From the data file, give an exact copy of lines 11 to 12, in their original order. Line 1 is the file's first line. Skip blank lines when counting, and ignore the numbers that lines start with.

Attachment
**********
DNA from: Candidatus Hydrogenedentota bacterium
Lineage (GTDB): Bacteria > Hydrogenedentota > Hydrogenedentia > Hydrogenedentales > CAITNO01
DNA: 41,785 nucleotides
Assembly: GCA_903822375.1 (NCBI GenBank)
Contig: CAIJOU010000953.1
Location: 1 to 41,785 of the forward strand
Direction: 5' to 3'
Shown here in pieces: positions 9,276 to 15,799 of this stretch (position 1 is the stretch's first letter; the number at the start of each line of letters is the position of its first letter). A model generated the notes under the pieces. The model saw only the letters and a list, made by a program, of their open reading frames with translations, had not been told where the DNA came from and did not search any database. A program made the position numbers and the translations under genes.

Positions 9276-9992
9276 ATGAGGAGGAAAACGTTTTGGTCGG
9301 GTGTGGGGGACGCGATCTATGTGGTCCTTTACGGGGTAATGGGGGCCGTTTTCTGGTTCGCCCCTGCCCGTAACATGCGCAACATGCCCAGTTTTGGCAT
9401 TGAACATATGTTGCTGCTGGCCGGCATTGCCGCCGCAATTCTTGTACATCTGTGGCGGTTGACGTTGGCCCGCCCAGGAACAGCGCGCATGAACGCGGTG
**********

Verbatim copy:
9301 GTGTGGGGGACGCGATCTATGTGGTCCTTTACGGGGTAATGGGGGCCGTTTTCTGGTTCGCCCCTGCCCGTAACATGCGCAACATGCCCAGTTTTGGCAT
9401 TGAACATATGTTGCTGCTGGCCGGCATTGCCGCCGCAATTCTTGTACATCTGTGGCGGTTGACGTTGGCCCGCCCAGGAACAGCGCGCATGAACGCGGTG